RNA extraction and real-time PCR
Total RNA was isolated using Aurum Total RNA mini kit (Bio-Rad) and reverse-transcribed to cDNA using the iScript cDNA synthesis kit (Bio-Rad). Real-time PCR was performed using the iTaq SYBR Green kit (Bio-Rad). All quantitative data were normalized to GAPDH and 36B4. Primers sequences for the real-time PCR analysis of CCNG2 and p63 were CCNG2-FW: 5-TGGACAGGTTCTTGGCTCTT-3, CCNG2-RV: 5-GATGGAATATTGCAGTCTTCTTCA-3, p63-FW: 5-AAGATGGTGCGACAAACAAG and p63-RV: 5-AGAGAGCATCGAAGGTGGAG-3.
Immunoblotting and immunoprecipitation
Cells were lysed in radioimmunoprecipitation assay (RIPA) buffer (50 mmol/L Tris-HCl, pH 7.5, 150 mmol/L NaCl, 0.1% SDS, 0.5% deoxycholate, and 1% NP-40) containing protease (1 mmol/L EDTA, Roche protease inhibitor mixture, and 2 mmol/L PMSF) and phosphatase inhibitors (1 mmol/L NaF, 1 mmol/L Na3VO4, and Sigma phosphatase inhibitor mixture). The lysates were subjected to SDS-PAGE and the proteins were transferred onto nitrocellulose membranes. Membranes were blocked with 5% nonfat milk in TBST (0.05% Tween-20) for 3 hours at room temperature and probed with the primary antibodies overnight at 4°C. The membranes were incubated with secondary antibodies for 2 hours at room temperature. Proteins were visualized using enhanced chemiluminescence (ECL) detection reagents (Amersham Biosciences). We used ERβ1 (Clone 14C8) and anti-FLAG antibodies to detect ERβ1 expression due to concerns raised recently regarding the efficacy of some ERβ antibodies (36).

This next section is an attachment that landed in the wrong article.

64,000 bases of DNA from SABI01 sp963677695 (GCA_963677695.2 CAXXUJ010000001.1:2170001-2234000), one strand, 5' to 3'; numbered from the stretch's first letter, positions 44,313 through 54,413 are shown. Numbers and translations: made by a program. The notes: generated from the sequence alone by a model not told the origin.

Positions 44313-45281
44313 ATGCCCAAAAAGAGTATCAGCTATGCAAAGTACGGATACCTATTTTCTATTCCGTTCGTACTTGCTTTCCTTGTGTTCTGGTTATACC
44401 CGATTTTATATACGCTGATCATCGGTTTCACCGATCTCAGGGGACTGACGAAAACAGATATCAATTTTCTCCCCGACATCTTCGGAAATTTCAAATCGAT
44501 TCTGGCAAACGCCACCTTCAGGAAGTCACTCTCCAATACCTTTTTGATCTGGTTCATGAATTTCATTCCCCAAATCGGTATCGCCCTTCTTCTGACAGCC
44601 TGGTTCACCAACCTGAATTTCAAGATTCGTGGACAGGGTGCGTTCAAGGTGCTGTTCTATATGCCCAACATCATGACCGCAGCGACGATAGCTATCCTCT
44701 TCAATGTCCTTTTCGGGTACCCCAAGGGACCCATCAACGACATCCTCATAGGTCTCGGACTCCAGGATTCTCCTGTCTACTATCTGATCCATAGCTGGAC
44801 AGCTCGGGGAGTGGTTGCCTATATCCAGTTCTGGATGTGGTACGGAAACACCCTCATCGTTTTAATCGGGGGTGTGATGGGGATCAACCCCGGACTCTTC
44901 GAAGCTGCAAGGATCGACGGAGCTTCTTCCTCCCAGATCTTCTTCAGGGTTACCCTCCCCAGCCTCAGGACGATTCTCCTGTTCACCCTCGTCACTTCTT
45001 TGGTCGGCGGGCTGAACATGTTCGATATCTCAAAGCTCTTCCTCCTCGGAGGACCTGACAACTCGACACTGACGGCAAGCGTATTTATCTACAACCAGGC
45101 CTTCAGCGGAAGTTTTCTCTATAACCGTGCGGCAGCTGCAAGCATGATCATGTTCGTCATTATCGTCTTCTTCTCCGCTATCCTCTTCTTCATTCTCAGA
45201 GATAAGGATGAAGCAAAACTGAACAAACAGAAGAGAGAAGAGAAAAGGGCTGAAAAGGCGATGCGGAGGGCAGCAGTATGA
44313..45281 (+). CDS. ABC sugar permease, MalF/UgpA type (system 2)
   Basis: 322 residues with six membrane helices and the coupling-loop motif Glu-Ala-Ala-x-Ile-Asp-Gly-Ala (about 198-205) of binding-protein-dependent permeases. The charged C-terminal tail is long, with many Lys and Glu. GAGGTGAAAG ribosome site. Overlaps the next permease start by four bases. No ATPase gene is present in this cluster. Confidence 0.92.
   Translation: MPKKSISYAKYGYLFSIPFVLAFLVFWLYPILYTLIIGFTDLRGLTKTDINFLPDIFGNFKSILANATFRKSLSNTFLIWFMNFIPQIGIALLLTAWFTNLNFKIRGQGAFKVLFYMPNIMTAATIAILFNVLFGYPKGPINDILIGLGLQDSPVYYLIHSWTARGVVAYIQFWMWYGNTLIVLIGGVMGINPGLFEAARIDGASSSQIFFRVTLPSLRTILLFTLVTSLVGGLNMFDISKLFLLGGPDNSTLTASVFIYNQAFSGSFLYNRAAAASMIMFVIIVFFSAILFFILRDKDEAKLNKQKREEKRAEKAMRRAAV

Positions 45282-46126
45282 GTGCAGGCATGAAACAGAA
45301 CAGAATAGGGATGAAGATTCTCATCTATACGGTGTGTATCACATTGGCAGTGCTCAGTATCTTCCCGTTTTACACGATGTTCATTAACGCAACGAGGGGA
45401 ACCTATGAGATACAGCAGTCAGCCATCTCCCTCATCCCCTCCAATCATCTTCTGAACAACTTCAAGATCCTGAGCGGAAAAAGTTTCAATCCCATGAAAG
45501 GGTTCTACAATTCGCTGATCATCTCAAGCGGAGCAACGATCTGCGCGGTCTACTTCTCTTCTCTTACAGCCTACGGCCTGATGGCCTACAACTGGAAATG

Cell-cycle progression of control and ERβ1-expressing cells after chemotherapy treatment was assessed by flow cytometry. After treatment, cells were trypsinized and fixed in 70% ice-cold ethanol overnight at 4°C. Cells were resuspended in a propidium iodide (100 μg/mL)/RNase A solution (50 μg/mL) and analyzed on a FACSAria II cell sorter (BD Biosciences). Analysis of cell-cycle data was performed using FlowJo software (Tristar Inc.).